SHAIDAI, Afghanistan — Bashful, with long locks of rust-colored hair dyed with henna, Benazir fidgets with a handful of gravel when the topic of her marriage comes up.
She looks down at the ground and buries her head in her knees when she is asked whether she knows she has been promised to another family to marry one of their sons.
Her father says he will receive the equivalent of $2,000 for Benazir, but he hasn’t explained the details to her or what’s expected of her. She’s too young to understand, he says.
Benazir is 8 years old.
It is traditional for families here to pay dowries to brides’ families for marriages, but it is extreme to arrange a marriage for a child so young. And the economic collapse after the Taliban’s takeover in August has forced already poor families to make desperate choices.
The days are filled with hardships for children here in Shaidai, a desert community on the mountainous edge of Herat in western Afghanistan.
Children like Benazir and her siblings beg on the streets or collect garbage to heat their simple mud homes because they don’t have enough money for wood.
Her father, Murad Khan, a day laborer who hasn’t found work in months and has eight children to feed, looks much older than his 55 years — his face is worn with worry. His decision to sell Benazir to marriage at such a young age comes down to a cold calculation.
“We are 10 people in the family. I’m trying to keep 10 alive by sacrificing one,” he said in Pashto.
Khan said the arrangement is for Benazir to be married to a boy from a family in Iran when she reaches puberty. He hasn’t received the money yet for her dowry, and he said that as soon as he does, Benazir will be taken away by the man who bought her.
“He will just take her hand and take her away from me,” he said. “He will take her away and say, ‘She’s ours now.’”
A combination of a severe drought that decreased livestock and farmers’ yields and the freezing of foreign aid by governments that don’t recognize the new Taliban government has pushed poor Afghans over the edge.
Promising their daughters early for marriage in exchange for cash is seen as a lifeline for families that barely have a scrap of bread to eat.
The U.N. Population Fund has warned that it is “deeply concerned” by reports that child marriage is on the rise in Afghanistan.
Henrietta Fore, the executive director of UNICEF, said in a statement: “We have received credible reports of families offering daughters as young as 20 days old up for future marriage in return for a dowry.”
‘A piece of your heart’
Benazir’s best friend, Saliha, who is just 7, has been sold for marriage for the same price, $2,000, to someone in the family of her father-in-law in Faryab province in the north.
Benazir and Saliha already have responsibilities in the community. They go to a local mosque together to collect water, a scarcity in the desert, and haul the hefty jugs together back to their homes.
Like her older neighbors, Saliha also spins yarn — pulling at a matted cloud of wool brought by traders and twisting it into neat spools of string. It takes four days to refine 8 pounds of the material, which earns her a dollar.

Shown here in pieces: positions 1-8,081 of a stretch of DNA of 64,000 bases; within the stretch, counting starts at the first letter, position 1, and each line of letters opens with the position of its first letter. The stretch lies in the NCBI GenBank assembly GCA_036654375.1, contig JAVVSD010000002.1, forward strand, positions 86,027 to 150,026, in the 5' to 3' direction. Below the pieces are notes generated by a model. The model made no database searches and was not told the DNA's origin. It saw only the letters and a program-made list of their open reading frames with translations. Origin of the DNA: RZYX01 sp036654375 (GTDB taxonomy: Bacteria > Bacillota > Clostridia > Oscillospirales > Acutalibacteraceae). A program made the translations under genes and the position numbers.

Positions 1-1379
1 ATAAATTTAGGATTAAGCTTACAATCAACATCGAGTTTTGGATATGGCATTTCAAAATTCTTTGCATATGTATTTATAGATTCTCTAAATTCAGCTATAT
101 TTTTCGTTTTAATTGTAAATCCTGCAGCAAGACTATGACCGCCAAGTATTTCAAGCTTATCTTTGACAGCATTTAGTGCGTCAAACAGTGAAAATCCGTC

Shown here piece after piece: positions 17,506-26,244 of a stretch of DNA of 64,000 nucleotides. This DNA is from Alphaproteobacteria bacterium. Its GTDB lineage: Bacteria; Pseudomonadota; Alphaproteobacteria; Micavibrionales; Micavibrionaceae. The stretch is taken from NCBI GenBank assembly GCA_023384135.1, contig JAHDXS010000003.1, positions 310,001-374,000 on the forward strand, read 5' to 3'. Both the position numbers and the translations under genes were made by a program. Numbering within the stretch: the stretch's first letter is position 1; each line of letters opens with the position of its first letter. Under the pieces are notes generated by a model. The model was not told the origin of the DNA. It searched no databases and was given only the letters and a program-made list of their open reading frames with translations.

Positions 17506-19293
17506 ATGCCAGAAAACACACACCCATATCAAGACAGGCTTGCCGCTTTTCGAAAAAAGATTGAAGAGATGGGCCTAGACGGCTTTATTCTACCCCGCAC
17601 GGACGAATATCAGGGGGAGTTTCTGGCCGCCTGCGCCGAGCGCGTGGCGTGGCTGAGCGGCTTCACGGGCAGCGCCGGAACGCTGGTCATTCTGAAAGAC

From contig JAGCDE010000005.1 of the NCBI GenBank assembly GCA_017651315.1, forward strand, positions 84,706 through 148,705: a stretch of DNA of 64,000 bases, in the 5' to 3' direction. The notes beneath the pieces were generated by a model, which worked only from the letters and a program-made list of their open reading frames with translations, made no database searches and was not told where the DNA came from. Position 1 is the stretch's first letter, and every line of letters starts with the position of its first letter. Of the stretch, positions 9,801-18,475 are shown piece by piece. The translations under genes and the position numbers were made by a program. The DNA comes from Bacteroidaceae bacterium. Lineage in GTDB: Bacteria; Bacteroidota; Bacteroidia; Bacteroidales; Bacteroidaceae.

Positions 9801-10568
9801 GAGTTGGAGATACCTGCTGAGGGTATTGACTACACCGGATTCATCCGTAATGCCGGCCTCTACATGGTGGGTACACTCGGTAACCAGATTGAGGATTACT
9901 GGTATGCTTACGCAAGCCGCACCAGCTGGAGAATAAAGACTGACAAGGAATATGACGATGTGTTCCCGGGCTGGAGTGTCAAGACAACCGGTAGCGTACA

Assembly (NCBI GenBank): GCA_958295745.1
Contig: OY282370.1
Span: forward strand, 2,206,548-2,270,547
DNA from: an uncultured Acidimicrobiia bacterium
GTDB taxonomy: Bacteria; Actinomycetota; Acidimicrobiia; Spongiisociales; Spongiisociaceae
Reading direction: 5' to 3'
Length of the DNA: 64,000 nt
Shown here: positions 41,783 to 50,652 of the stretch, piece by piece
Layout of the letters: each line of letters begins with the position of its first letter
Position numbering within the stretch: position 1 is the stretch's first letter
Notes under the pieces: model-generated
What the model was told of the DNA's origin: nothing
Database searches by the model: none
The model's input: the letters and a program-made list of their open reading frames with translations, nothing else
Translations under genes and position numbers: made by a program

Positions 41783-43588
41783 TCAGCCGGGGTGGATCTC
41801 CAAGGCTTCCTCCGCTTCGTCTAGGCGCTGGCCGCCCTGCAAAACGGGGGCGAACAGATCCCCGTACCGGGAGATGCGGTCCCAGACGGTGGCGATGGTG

But the family is in debt. Saliha’s father, Muhammed Khan, says he took out loans from store owners in town.
“I’ve been telling the shopkeepers I’ve sold my daughter and I will be paying them back, so they have given me some food as a loan,” he said.
The money he makes from selling Saliha will help pay it all back and feed her four siblings.
It was a soul-wrenching decision, he says.
“Your children are a piece of your heart. If I wasn’t forced to do this, why would I do it?” he says.
Afghanistan was a poor country before the Taliban took over, propped up by foreign aid. According to the World Bank, about 75 percent of public finances were supplied by grants from the U.S. and other countries.
When the U.S. military withdrew and the hard-line Islamist Taliban government took over, a lot of that aid money was frozen. Salaries dried up and the flow of cash came to an abrupt halt, creating a humanitarian crisis.
And things look likely to get worse as the crisis spirals, with more than half the population facing hunger and 3.2 million children suffering from malnutrition, according to the U.N. World Food Program.
The agency said it has never seen so many people facing emergency levels of food insecurity in Afghanistan, where all 34 provinces are affected.
In the relatively wealthy province of Herat in western Afghanistan, an emergency feeding center is running out of beds.
The Doctors Without Borders-run facility at Herat Regional Hospital treats the most severely malnourished babies, like tiny Farzana, who at 8 months old weighs just 6 ½ pounds. She is one of 75 babies being cared for here.
Her father is a butcher. His business has collapsed so badly that he couldn’t keep feeding his family.
Farzana lies without making a sound, a tiny, pale, bone-thin arm sticking out, and her wide eyes don’t blink.
“What we are seeing is very small kids, which are not well breastfed by the mothers because the mothers are all so malnourished they can’t produce enough breast milk to feed them,” said Gaia Giletta, Doctors Without Borders’ head nurse for pediatrics at the feeding center.
Because of disruptions to health care and aid agencies across the region, Giletta said, many kids get no primary care. For many who arrive, it is already too late — a child dies nearly every day here.
Another baby at the center, Ali, is small and pale, barely mustering up energy to cry. His mother, Smita Umar, was herself malnourished, so Ali was born too weak to suckle. At 4 months old, he has already spent three months at the center.
“My husband is a house painter,” Umar said. “But he sold his tools so we could feed the baby. Things have got worse since the Taliban came. What little we had went to zero.”
Richard Engel, Gabe Joselow and Ahmed Mengli reported from Herat. Yuliya Talmazan reported from London.